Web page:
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Convict to be executed in murders of 2 teens as accomplice runs free

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(Source: Arizona Department of Corrections) Richard Stokley was convicted of murdering two teen-age girls in rural Cochise County two decades ago. (Source: Arizona Department of Corrections) Richard Stokley was convicted of murdering two teen-age girls in rural Cochise County two decades ago.
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PHOENIX (CBS5) -

On a carefree summer day in July of 1991, two 13-year-old girls climbed into a pickup truck and were never seen alive again.

Evidence shows that two men were responsible for the rape and murder of Mandy Meyers and Mary Snyder in Elfrida, AZ. The small town is about a hundred miles southeast of Tucson in Cochise County.

One of those two men, Richard Dale Stokley, 60, is scheduled to be executed by the state of Arizona next Wednesday.

The other man, Randy Brazeal, 41, was released from Prison in July 2011.

"You kind of wonder where her family would be now. How many kids would she have," said Dennis Hancock, who married Mandy's mother, Patty, just a week before the murders.

"She wanted to be 13, she wanted to be able to babysit on her own and she wanted to be a cheerleader," said Patty Hancock. "And she got to do all three."

Richard Stokley confessed to raping, strangling and stabbing one of the girls and dumping her body down a water-filled mineshaft.

Brazeal, who was 19 at the time, turned himself in to authorities in Chandler the day after the girls were killed, claiming Stokley held him hostage while he raped and murdered the girls.

But Stokley claimed Brazeal was a willing participant and assisted in killing the girls to cover up their crimes.

"The man is guilty as sin. He knows he did it, even though he still won't admit to it," said Patty Hancock.

"This was a period of time where science was progressing," said Rod Rothrock, who was lead detective on the case with the Cochise County Sheriff's Office.

Investigators had evidence they could try to use to disprove Brazeal's story, but they knew science, ultimately, would be the key in cracking the case.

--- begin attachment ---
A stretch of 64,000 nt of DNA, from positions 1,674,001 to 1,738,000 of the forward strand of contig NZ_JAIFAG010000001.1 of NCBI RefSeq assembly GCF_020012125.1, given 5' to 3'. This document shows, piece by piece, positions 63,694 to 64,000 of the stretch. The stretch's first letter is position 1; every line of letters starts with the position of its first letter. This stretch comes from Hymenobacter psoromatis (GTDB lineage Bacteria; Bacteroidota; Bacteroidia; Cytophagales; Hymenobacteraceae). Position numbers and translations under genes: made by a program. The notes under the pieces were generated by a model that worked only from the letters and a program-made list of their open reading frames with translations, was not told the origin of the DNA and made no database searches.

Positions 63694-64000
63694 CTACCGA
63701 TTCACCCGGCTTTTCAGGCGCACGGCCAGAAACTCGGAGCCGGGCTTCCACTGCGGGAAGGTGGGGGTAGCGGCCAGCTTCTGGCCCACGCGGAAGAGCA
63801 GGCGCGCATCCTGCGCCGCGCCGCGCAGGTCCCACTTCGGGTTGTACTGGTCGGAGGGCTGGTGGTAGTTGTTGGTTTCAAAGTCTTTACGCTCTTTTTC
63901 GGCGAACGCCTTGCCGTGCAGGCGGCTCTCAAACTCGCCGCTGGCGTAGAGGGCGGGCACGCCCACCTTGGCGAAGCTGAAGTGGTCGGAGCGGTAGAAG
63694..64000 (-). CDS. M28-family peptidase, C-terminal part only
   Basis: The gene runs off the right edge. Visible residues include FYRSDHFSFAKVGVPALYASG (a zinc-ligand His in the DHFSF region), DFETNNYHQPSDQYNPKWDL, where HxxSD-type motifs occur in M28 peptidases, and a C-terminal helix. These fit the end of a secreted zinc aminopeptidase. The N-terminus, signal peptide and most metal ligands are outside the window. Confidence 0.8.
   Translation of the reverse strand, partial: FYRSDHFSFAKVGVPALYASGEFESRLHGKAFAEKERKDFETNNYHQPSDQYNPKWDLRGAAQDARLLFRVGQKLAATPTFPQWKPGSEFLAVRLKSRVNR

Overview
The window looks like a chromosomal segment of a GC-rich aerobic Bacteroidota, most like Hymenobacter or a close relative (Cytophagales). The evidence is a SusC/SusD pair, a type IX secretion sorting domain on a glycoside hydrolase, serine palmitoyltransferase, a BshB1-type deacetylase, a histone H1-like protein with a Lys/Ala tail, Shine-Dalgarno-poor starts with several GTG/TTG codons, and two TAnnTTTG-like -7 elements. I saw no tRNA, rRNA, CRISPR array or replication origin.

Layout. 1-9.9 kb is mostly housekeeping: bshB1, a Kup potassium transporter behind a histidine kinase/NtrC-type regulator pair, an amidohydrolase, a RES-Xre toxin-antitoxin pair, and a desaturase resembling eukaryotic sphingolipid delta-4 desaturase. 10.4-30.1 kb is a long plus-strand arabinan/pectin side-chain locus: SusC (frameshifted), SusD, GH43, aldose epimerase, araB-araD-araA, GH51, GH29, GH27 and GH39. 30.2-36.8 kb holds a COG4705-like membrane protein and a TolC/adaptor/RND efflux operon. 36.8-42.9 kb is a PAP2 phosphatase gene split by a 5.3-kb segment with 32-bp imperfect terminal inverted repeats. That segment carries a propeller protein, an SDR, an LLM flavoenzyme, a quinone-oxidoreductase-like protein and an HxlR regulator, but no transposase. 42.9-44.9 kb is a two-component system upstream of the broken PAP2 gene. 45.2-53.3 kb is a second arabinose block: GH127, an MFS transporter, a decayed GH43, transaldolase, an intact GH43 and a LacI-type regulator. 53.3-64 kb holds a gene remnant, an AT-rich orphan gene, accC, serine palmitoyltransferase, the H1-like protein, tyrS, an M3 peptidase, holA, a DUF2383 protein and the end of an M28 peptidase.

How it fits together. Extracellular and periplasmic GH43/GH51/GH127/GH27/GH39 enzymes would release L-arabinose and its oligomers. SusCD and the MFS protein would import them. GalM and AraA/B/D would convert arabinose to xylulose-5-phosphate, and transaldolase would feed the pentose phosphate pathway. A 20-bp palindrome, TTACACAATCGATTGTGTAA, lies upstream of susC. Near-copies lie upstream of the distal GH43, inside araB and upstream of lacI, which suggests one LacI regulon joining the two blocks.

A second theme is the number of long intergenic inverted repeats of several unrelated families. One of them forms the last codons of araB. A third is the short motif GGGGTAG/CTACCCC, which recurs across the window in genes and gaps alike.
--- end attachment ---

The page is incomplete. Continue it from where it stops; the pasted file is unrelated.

DNA testing, however, in 1991 was very new and test results were slow to come back. In fact, this was the first case in Arizona where DNA testing was used in court.

The problem for prosecutors was that Brazeal had the right to a speedy trial. The prosecutors did not want to take their chances so they cut a plea deal.

Randy Brazeal received a 20-year prison sentence for two counts of second-degree murder.

Rothrock said the DNA results came in just a few weeks later. They revealed the presence of Brazeal's semen inside Mandy.

"It is my opinion that Mr. Brazeal is no less guilty than Mr. Stokley, and I believe that DNA test proves that," Rothrock said.

"With the evidence that they did have, Randy Brazeal should be sitting right next to Richard Dale Stokley. And I will say that until the day I die," said Patty Hancock.

Brazeal walked out of prison last July. Patty Hancock is trying to have him served with papers forcing him to pay court-ordered restitution. She believes he is living in Arkansas with family members.

Meanwhile, Stokley attorney Dale Baich told CBS 5 News he will appeal to the U.S. Supreme Court for a stay of execution sometime before the end of the week.

Baich is arguing that Stokley received ineffective assistance from a previous attorney.

If the Supreme Court agrees to hear the case, Stokley's execution would be put on hold indefinitely.

Copyright 2012 CBS 5 (Meredith Corporation). All rights reserved.

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